Local newsrooms can combat polarization, if only they have the margins

Today, CJR is pleased to share the Journalism Crisis Project newsletter with Media Today readers. The newsletter is part of a joint project between CJR and the Tow Center for Digital Journalism that has tracked newsroom cutbacks amid the pandemic and examined the state of journalism on the ground, particularly at the local level. The Media Today will return tomorrow. 

Recently, former president Barack Obama spoke with the New York Times’ Ezra Klein about persuasion and pluralism. During his 2008 presidential campaign, Obama told Klein, “it was still possible for me to go into a disproportionately white conservative town in rural America and get a fair hearing.” As an example, Obama offered what he described as a typical interaction with a local newspaper in small-town southern Illinois. “Usually, the local paper was owned by a modestly conservative, maybe even quite conservative guy,” Obama said. “He’d call me in. We’d have a cup of coffee. We’d have a conversation about tax policy, or trade, or whatever else he cared about. He might have a small editorial board of two or three writers.” In the end, the paper would publish an amicable write-up on Obama’s candidacy.

This worked, Obama told Klein, because local people approached him without spoon-fed preconceptions. “If I went into those same places now, or if any Democrat who’s campaigning goes in those places now, almost all news is from either Fox News, Sinclair’s news stations, talk radio, or some Facebook page,” he said. “Trying to penetrate that is really difficult.”

Much has changed since 2008. The Pew Research Center reported that Republicans and Democrats have moved further apart in views on voting access, race and gender, and the value of higher education, along with the possibility of unity and compromise. Between 1994 and 2017, the first year of the Trump presidency, the average partisan gap on ten “values questions” addressing subjects such as the role of government, national security, and environmental protection more than doubled. Those partisan divides are informed, in part, by where people get their news. “Republicans who looked to former President Donald Trump for their news about the 2020 election or the coronavirus pandemic were more likely to believe false or unproven claims about these events,” Pew researchers wrote in a later study. “While Americans widely agree that misinformation is a major problem, they do not see eye to eye about what actually constitutes misinformation. In many cases, one person’s truth is another’s fiction.”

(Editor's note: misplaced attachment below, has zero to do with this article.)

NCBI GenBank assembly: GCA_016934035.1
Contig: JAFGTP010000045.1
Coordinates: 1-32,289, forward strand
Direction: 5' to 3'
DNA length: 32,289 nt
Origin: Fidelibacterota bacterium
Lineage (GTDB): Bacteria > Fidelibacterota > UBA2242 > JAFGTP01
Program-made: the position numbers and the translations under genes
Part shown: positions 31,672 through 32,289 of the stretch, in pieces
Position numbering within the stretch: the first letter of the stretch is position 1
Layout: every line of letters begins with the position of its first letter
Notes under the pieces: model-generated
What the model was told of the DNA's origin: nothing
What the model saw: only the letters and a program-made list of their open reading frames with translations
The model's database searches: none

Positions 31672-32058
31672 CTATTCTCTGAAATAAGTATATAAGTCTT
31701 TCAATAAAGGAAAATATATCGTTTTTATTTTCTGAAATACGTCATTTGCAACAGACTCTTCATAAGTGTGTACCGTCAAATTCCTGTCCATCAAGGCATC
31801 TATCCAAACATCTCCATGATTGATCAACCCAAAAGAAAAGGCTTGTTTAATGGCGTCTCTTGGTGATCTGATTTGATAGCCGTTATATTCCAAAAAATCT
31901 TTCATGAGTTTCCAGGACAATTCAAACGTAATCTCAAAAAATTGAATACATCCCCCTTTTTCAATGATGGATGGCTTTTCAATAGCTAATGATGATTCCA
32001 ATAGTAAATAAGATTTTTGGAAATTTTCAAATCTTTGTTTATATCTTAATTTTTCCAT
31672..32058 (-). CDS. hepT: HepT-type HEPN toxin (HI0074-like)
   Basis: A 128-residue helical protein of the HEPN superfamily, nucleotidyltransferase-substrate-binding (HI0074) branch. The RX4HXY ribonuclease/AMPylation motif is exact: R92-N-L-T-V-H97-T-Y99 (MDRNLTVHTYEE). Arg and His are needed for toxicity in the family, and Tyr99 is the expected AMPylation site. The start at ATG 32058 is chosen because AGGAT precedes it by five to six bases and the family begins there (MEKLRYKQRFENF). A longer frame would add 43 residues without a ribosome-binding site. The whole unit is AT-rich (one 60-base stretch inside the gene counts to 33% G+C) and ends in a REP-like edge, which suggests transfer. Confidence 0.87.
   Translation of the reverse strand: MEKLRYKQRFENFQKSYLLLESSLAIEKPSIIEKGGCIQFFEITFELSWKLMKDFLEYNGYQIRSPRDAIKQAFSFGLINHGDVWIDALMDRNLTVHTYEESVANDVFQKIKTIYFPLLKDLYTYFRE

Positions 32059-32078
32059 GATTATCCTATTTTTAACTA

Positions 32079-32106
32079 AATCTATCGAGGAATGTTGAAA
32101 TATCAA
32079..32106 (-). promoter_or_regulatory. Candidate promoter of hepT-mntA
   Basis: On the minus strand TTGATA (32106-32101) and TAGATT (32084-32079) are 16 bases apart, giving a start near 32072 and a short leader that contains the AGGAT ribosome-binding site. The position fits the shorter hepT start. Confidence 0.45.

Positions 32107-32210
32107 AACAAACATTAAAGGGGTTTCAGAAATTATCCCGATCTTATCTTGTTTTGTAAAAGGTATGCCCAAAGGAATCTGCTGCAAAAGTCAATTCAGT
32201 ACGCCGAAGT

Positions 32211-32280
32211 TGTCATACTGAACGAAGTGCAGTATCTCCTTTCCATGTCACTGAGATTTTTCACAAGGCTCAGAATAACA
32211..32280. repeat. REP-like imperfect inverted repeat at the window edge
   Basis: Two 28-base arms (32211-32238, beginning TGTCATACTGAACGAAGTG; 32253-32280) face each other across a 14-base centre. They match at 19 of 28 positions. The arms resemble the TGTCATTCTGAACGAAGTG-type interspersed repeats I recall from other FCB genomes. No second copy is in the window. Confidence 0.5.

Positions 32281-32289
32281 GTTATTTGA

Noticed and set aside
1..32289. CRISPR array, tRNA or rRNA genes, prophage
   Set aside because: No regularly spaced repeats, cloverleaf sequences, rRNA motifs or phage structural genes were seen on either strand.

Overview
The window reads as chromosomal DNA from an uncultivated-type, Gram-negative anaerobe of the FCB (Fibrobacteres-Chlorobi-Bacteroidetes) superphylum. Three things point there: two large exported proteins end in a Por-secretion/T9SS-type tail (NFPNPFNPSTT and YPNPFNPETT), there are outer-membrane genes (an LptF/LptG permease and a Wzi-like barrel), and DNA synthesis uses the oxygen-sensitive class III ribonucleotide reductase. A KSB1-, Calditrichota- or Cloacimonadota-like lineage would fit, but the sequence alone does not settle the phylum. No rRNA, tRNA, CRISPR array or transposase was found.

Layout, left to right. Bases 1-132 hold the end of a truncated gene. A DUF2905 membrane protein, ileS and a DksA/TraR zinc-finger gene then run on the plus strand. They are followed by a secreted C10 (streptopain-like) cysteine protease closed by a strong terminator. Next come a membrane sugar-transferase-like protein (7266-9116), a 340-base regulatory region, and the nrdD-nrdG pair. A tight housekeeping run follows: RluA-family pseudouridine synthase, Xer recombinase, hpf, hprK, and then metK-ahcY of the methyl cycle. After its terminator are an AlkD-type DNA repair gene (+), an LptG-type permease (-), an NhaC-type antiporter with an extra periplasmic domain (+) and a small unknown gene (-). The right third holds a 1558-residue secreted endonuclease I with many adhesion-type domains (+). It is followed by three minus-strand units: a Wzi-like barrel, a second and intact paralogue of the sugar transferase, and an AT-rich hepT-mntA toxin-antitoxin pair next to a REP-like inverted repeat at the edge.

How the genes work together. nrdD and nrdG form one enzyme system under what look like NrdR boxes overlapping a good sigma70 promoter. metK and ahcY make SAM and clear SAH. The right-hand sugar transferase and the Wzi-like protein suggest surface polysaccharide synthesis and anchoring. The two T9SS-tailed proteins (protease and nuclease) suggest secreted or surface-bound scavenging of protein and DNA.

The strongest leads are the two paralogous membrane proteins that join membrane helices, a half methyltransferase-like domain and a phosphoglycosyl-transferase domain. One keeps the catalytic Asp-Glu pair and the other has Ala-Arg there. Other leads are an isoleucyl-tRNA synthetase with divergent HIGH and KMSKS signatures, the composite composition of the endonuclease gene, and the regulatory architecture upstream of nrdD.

ICYMI: When misinformation meets scarcity: A Q&A with Kiera Butler

While partisan divides have increased, local newsrooms have struggled. Since 2008, the number of journalists in US newsrooms has been cut in half. At least 1,800 geographic communities that had a local newspaper in the year 2004 had no local source of original reporting left by 2020. Municipalities made up of low-income residents are twice as likely to be news deserts; rural municipalities are also more likely to be underserved. Hedge funds have squeezed local newsrooms for profit. Anticompetitive tech platforms have siphoned advertising dollars and attention; their algorithms have altered human behavior and, with it, the information ecosystem. Over the past year, the pandemic pummeled an already beleaguered media market, leading to widespread cutbacks: layoffs at local newspapers, radio and television stations, magazines, and digital publications; significant print reductions; and the closure of more than sixty news outlets. Though some local outlets have built back much of what they lost over the past year, an unstable industry has been further shaken, and the local news ecosystem is nowhere near as healthy as it was fifteen years ago.